On January 12, 2011, little seven pound, 10 ounce, 20.5 inches long Carson joined the Samantis family after a fairly easy pregnancy and uncomplicated delivery. Until Carson was born, both his mother, Kristen, an interventional cardiology nurse at Massachusetts General Hospital in Boston, and father, C.J., worked full time. Until four days before Carson was born, Samantis, now 31 years old, was working.
In the 1980s and 1990s, over 80% of women ages 25–34 years old were working, according to the U.S. Bureau of Labor Statistics. Before the Family and Medical Leave Act (FMLA) passed in 1990, around one-third of women never worked while they were pregnant, one-third quit their jobs, and only one-third took a maternity leave that often lasted under a week.1 For employers and employees, today’s culture of working mothers elevates work-family relationships to a high priority. The FMLA allows employees who have worked at least 1,250 hours to leave their jobs for 12 work weeks in a 12-month period, without pay, to give birth and care for a newborn child.
But nurses face particular stressors when they return from maternity or paternity leave, and the Massachusetts Nurses Association and other unions say these benefits could be better. While all working mothers (and fathers) have a difficult time reacclimating to work, nurses generally face grueling 12-hour shifts, so they are away from home for longer periods of time and may feel especially drained by the nature of the work they do caring for patients.
Samantis decided to start a family only after carefully considering the economy and her job. She waited to have Carson until she had earned enough time off to take the full 12 weeks of paid maternity leave. While she has worked at MGH as a nurse for over two years, she has worked at MGH for a total of nine years, with a previous position in health education.
The days when every mom was a stay-at-home mom are a distant memory. New mothers are returning to work in large numbers, and nurses are actually more likely than other moms to return to work full time. According to the U.S. Department of Labor, 20% of nurses work part time, and most of those women are married with young children. At Massachusetts General Hospital, where Samantis works, nurses represent 15% of the hospital’s overall maternity and paternity leave, but most of the new parents return to the full-time 36- to 40-hour workweek, according to the hospital’s human resources department.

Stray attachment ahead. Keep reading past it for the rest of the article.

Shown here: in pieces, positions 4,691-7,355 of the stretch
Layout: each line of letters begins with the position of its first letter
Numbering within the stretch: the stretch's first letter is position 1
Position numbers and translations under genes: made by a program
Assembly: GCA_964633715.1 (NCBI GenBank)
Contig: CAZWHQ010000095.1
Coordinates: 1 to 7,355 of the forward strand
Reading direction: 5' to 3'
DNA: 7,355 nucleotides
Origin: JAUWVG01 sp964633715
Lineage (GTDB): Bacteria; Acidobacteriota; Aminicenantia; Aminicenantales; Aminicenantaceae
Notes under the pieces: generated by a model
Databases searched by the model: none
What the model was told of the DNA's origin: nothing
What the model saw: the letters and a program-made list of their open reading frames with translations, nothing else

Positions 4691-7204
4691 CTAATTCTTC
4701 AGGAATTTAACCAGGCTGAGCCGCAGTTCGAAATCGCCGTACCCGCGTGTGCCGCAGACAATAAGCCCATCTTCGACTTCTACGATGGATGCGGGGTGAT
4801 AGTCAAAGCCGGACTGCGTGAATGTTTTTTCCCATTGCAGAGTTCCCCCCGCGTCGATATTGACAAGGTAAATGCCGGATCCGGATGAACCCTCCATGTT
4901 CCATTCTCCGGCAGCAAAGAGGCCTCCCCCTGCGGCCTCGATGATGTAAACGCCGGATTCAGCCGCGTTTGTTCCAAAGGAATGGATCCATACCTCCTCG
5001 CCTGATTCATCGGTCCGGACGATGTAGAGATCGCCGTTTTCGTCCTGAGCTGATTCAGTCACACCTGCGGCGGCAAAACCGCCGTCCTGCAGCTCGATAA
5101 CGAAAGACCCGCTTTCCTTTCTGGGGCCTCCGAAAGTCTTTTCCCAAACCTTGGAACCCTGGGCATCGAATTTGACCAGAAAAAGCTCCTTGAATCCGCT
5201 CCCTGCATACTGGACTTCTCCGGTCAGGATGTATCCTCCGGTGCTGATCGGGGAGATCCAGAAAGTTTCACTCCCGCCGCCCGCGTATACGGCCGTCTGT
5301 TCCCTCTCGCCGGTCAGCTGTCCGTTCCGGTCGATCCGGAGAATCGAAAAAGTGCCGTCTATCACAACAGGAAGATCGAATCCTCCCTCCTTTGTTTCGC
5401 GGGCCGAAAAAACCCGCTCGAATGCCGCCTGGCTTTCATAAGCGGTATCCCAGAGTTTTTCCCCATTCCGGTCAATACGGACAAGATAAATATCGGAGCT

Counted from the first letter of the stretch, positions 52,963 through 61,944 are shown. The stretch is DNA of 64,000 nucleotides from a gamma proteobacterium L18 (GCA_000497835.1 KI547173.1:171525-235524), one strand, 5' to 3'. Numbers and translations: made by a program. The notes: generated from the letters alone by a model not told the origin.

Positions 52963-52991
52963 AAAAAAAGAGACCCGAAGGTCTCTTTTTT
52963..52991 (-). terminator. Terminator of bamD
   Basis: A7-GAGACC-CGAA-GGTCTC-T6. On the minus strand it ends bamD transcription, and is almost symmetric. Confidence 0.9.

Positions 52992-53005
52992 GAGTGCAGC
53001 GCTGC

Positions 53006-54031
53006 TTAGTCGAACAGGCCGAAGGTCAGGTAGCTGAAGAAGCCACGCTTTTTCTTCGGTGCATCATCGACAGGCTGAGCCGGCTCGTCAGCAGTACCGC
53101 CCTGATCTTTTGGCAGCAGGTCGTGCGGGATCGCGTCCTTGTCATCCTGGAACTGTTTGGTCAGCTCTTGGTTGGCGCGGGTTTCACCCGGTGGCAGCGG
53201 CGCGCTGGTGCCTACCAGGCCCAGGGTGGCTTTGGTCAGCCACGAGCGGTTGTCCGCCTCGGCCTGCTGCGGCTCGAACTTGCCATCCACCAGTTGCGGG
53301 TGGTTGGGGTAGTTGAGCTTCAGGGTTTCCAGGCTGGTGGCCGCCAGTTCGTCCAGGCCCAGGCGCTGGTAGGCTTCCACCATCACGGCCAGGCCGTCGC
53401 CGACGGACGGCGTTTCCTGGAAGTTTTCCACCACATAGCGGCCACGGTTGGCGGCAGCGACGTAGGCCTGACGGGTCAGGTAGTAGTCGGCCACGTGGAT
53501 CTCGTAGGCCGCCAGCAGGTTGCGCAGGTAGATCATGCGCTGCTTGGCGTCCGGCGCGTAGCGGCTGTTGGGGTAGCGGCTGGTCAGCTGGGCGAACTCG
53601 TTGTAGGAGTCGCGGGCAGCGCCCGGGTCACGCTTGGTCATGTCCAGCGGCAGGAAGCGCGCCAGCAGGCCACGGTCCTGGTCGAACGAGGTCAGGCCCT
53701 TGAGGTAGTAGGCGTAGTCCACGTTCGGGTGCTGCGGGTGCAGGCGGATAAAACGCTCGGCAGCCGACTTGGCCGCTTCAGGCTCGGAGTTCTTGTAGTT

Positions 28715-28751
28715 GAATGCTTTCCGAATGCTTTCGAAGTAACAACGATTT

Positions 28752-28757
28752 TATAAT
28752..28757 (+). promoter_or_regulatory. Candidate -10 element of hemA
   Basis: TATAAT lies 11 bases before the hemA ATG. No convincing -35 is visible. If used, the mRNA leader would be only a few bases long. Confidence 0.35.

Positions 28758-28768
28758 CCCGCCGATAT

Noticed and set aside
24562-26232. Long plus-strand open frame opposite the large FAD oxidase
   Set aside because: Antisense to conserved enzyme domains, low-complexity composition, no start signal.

“This is where the recent economy has had a larger impact on nurses and this trend [of working mothers],” says Steve Taranto, Director of Human Resources at the Knight Nursing Center for Clinical & Professional Development and the Yvonne L. Munn Center for Nursing Research at Massachusetts General Hospital. “Especially in today’s economy where fewer people have jobs and more nurses are supporting unemployed spouses, this is the career that the marriage or family will turn to as the reliable source of benefits,” he said.
After Carson was born, the Samantis family decided they didn’t want to put the baby in daycare, so they agreed that Kristen would work part-time. How that reduction in income from her career would affect their new family’s lifestyle troubled her.
“I was a nervous wreck when I had to go back to work,” says Samantis. “I kept thinking about it as each week of maternity leave passed by.”
While hospital administrations have streamlined adjusting schedules when nurses take paternity or maternity leave and return, nurses find returning to work particularly stressful because of their own schedules. Nurses often work nights on already minimal sleep as new parents, and they are balancing a baby’s sleeping patterns with long hours and/or night shifts at the hospital.
“Since I was going back to work mostly nights, I was sad that I wouldn’t be the one putting him to bed each night,” Samantis says. C.J., her husband, was handling nightshifts with the baby on his own, and little Carson wasn’t sleeping through the night. C.J. would stay up all night with the baby, then return to work in the morning, and Kristen would work nights, then stay awake most of the day taking care of Carson.
According to research published in Health Affairs in 2011 by Project Hope: The People to People Health Foundation, job burnout or dissatisfaction among nurses is a big problem in hospitals because of risks to patients, work disputes, and turnover.1 The research found much higher levels of burnout with nurses working in hospitals and nursing homes, where lower patient satisfaction levels correlated with more dissatisfied or overworked nurses.
What’s best for you and your family
“There are fewer jobs out there, so the nurses, even if they have just had a baby, have more of an incentive to pick up more hours as they adjust back into work, where their career is often a large source of income for their family,” says Taranto.
While Samantis originally thought she would sleep when the baby took naps during the day, she discovered that Carson napped less as he got older, which didn’t allow her to sleep like she planned. “That makes for a cranky baby and mom!” she says. Immediately after returning from maternity leave, Samantis worked 36 hours a week, but she has since dropped that number to 28. “We are not superheroes!” she says.
Communicate with your supervisor
The nature of nurses’ schedules when taking maternity leave, versus other roles in a hospital, may actually be advantageous. Nurse managers have more freedom and flexibility to adjust schedules to meet a new parent’s needs by offering more hours to part-time workers and per diem nurses.